How can you improve your ability to write well? Besides attending conferences and writing every day, reading books is one of the most important ways a writer can develop their craft. You should not only read your routine fiction novels, historical biographies, or whatever else strikes your fancy, but you should also read books about writing. Over the next few days, I will share six writing books I have studied that can help everyone become a better writer.
Though Save the Cat! is specifically geared towards screenplay writers, I think all fiction writers can benefit from the advice Blake Snyder offers. I have heard many writers recommend this book, and I do so as well because it gives great advice for new writers and experienced ones. I especially loved the beat sheet of 15 essential elements in a good plot and the board organization system for building a story. This book offers excellent writing advice such as creating a logline, the Pope in the Pool concept, how to overcome clichés, and of course, why you need your protagonist to save the cat.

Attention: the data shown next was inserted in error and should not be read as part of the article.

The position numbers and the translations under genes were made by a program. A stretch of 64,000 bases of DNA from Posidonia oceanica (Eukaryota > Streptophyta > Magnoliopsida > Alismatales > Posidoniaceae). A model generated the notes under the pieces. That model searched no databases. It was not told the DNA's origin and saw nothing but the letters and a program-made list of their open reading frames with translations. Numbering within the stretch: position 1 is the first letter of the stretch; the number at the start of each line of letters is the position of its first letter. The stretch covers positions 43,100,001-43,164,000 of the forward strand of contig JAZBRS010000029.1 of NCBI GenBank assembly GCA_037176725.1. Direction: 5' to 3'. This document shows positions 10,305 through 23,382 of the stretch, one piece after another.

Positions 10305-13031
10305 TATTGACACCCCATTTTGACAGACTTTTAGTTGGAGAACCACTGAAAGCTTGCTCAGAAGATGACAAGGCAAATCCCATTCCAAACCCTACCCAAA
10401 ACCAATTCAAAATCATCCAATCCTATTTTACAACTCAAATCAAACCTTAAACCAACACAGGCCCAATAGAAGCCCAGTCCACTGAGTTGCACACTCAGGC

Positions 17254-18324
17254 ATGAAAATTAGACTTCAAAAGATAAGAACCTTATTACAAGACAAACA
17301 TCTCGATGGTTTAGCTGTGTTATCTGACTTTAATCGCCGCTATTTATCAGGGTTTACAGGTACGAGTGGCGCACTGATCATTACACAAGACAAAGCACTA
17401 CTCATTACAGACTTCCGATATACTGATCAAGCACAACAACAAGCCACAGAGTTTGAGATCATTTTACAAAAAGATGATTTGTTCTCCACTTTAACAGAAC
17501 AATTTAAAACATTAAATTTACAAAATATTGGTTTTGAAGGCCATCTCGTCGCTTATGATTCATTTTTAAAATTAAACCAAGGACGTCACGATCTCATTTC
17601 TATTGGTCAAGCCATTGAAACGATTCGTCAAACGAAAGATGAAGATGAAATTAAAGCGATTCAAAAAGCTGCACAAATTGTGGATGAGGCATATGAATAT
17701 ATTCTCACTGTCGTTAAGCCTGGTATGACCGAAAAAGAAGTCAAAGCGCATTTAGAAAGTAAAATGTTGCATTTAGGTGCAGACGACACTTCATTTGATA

- “Liking the person we go on a journey with is the single most important element in drawing us into a story.”
- “You can be near a cliché, you can dance around it, you can run right up to it and almost embrace it. But at the last second you must turn away. You must give it a twist.”
- “It’s not the incidents, it’s what the hero learns about himself from those incidents that makes the story work.”
- “True originality can’t begin until you know what you’re breaking away from.”
- “ ‘Give me the same thing . . . only different’ then is what storytelling has always been about. But it’s the way we put new twists on old tales, bring them up to date, and give them a spin that’s meaningful to our contemporaries.”
- “I like the catalyst moment because—it’s life. Those moments happen to all of us. And life-changing events often come disguised as bad news.”
- “In a sense, stories are about And the measuring stick that tells us who succeeds and who doesn’t is seen in the ability to change.”
- “As in life, character is revealed by action taken, not by words spoken.”
- “But we cannot protect our hero from danger and challenge; we must throw a little more at him than he is able to take.”
- “The hero and the bad guy are very often two halves of the same person struggling for supremacy, and for that reason are almost equal in power and ability.”
- “It’s not enough for the plot to go forward, it must go forward faster, and with more complexity, to the climax.”
- “Whether it’s a comedy or a drama, wringing out the emotions of the audience is the name of the game.”
To learn more tips about writing that are inspired from this book, check out savethecat.com. Also keep an eye out for my post tomorrow, where I will share a book about writing and publishing that is an excellent pick for new writers.